• Heartache teaches us to appreciate love.
  • Disappointment = humility
  • Loss = appreciation for life
  • Pain teaches us the importance of spirituality.

Although the road is painful and sometimes long, there is a light at the end of the tunnel. And that light is hope.

Inspiring others through your writing is not just about the happiness and appreciation you get after the hard work. It is the hard work!

It is the moment you decide to write even when you feel rejected, dejected and unsure.

It is the moment you decide to find sunshine, even if it’s pitch black dark, and the only light is the meal you have in front of you. Those moments are the inspiration.

The unglamorous, non-spectacular, courageous actions you do that seem so ordinary, are the moments that define inspirational writing.

Look to that. Look to yourself. Forget about going straight to the head of the line or passing go to get there. Write about where you are in this moment-your fears, your uncertainty, your struggles-talk about how your greatest accomplishment was not the trophy sitting atop your mantel, but the time when you first learned how to breathe after a great loss. Write about how you feel like a fraud, but still kept to writing every day, just for the chance of one day getting published.

Talk about the journey. Talk about your sorrow. Write about your gradual journey toward the light at the end of the tunnel. And your readers will follow.

Life is difficult.

As I write this I’m reflecting on one of the most difficult years of my life. The loss of my 15 year old dog, a recent illness that I’m battling with, the uncertainty of my writing career and future.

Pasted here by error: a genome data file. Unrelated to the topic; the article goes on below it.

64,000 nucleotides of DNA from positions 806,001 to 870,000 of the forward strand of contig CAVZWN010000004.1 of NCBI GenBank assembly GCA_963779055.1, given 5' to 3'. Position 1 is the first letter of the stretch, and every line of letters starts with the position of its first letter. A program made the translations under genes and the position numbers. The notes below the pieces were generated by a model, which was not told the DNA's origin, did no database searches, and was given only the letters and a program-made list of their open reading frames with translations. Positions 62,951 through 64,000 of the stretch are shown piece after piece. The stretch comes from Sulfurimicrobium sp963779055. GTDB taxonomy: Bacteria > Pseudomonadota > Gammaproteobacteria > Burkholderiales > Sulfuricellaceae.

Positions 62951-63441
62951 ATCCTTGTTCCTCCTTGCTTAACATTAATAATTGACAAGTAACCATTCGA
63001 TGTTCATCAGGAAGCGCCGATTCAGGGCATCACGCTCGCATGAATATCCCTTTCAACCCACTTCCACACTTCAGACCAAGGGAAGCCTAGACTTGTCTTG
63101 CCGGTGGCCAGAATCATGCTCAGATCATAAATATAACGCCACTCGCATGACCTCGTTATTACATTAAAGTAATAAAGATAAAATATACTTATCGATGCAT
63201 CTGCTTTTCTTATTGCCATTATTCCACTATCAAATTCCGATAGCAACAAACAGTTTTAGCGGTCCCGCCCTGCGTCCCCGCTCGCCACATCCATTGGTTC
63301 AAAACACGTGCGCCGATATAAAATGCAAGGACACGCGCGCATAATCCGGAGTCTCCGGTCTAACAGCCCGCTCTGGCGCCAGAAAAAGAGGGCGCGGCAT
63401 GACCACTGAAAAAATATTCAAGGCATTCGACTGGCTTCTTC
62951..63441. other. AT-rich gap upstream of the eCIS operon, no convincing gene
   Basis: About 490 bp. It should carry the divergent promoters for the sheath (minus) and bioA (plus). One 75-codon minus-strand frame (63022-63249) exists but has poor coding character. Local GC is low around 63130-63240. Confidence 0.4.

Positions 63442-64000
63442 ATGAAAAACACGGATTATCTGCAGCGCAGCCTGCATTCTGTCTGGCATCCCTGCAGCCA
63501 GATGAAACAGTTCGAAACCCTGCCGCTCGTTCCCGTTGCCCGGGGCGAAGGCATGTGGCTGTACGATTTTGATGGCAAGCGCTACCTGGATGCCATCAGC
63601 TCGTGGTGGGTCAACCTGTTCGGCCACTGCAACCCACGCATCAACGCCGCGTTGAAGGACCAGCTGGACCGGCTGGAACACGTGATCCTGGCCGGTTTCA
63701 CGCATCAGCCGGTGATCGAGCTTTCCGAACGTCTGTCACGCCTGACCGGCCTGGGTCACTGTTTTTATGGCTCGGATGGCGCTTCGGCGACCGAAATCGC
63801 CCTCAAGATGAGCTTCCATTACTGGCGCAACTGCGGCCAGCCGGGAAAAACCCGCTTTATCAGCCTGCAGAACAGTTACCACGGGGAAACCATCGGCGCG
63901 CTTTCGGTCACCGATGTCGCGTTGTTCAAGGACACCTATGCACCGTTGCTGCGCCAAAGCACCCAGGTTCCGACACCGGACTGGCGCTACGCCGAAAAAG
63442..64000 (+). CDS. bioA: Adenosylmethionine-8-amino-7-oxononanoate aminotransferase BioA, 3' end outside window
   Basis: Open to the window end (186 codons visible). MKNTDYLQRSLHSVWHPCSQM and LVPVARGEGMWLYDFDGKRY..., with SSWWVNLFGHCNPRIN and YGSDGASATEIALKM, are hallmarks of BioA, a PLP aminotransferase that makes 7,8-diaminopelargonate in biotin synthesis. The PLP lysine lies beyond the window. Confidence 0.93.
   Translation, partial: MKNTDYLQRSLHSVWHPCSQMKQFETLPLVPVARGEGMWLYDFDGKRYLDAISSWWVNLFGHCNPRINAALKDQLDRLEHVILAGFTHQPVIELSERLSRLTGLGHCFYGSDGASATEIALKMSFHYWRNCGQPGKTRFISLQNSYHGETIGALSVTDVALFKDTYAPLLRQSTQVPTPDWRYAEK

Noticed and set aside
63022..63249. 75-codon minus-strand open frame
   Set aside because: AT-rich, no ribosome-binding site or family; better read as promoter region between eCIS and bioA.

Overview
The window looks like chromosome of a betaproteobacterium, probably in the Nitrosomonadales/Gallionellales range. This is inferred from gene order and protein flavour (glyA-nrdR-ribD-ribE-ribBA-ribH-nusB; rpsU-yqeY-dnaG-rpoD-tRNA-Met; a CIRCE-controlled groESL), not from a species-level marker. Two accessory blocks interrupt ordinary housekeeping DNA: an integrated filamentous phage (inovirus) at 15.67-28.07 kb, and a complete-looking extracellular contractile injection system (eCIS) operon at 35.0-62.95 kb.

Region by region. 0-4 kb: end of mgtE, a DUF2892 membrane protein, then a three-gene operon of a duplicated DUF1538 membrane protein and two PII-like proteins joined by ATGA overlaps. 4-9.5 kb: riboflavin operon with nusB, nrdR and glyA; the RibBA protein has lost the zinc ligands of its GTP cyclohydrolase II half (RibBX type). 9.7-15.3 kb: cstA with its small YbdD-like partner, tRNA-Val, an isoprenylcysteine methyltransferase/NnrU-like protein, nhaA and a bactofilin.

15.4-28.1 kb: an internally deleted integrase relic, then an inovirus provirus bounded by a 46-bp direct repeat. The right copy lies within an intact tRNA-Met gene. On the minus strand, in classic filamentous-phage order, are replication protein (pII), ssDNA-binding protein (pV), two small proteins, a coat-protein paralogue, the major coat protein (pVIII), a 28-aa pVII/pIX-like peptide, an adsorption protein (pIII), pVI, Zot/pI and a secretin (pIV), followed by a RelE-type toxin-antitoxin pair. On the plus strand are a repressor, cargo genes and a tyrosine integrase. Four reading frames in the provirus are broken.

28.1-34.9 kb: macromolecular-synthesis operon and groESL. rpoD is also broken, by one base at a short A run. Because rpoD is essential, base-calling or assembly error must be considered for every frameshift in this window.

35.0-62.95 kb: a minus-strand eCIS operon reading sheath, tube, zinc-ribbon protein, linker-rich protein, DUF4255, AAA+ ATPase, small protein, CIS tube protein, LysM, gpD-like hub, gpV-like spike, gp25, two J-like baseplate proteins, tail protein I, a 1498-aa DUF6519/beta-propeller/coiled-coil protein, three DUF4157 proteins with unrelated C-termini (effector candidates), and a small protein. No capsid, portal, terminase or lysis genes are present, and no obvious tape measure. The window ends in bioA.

But then again, every year has its battles.

But what I remember are the tough, scary moments that made me inwardly strong. And though it may sound corny, the truth is that we really do learn more through pain and suffering, then we do when everything is going well in our life.

Hardships forces us, molds us into who we need to be.

It’s what makes me embrace inspirational writing. The chance for life’s challenges to change us. And the ability to capture that and inspire change in others, that’s not just Pollyanna positivity, it’s the beauty of life.

Would you agree?

What did you learn from the most difficult moments in your life?

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Wanna Know How to Write to Inspire? A Professional Answers

Awhile back I took a course on inspiring writing from Writer’s Digest. Our professor, Gloria Kempton is an expert at what she does, a published author with several books to her name. Just check out her website and see for yourself.

That’s why I was extra excited to ask her if she’d be willing to help demystify the concept of inspirational writing. I asked her a few questions about it such as, “What is it and how can you learn to inspire others?” And she willingly replied.

Hope these answers will help inspire you to inspire others through your own writing endeavors!

How would you define inspirational writing and can it be applied to all types of writing?

Inspirational writing is any kind of writing that inspires others. It used to be that the Christian publishing industry thought they had a corner on inspirational writing, but no more. Inspirational writing can run the gamut from Christian to New Age to Chicken Soup for the Soul. You’ll find it in many of the commercial markets; miracle stories of healing of body and soul, articles about yoga and meditation, stories of courage and heroism, and many, many other types. Inspirational writing encourages, inspires, and enlightens; it speaks to the reader’s higher self.